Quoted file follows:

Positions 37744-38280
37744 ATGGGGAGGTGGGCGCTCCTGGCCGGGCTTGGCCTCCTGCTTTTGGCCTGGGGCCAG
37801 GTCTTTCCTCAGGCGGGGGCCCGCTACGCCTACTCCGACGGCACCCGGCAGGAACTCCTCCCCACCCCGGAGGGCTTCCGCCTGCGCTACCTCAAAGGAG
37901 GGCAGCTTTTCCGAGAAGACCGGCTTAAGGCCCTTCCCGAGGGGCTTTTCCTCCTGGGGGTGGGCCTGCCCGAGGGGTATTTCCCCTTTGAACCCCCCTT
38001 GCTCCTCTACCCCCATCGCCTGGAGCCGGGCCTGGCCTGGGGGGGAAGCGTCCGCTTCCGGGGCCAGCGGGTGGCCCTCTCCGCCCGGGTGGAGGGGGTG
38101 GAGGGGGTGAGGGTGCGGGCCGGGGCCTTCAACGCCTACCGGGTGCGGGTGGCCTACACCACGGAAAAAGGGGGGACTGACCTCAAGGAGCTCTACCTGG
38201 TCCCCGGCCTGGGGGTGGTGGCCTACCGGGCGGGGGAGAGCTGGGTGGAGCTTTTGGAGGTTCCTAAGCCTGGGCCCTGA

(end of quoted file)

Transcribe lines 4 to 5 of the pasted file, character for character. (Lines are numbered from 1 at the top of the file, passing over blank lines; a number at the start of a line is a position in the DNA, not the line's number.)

37901 GGCAGCTTTTCCGAGAAGACCGGCTTAAGGCCCTTCCCGAGGGGCTTTTCCTCCTGGGGGTGGGCCTGCCCGAGGGGTATTTCCCCTTTGAACCCCCCTT
38001 GCTCCTCTACCCCCATCGCCTGGAGCCGGGCCTGGCCTGGGGGGGAAGCGTCCGCTTCCGGGGCCAGCGGGTGGCCCTCTCCGCCCGGGTGGAGGGGGTG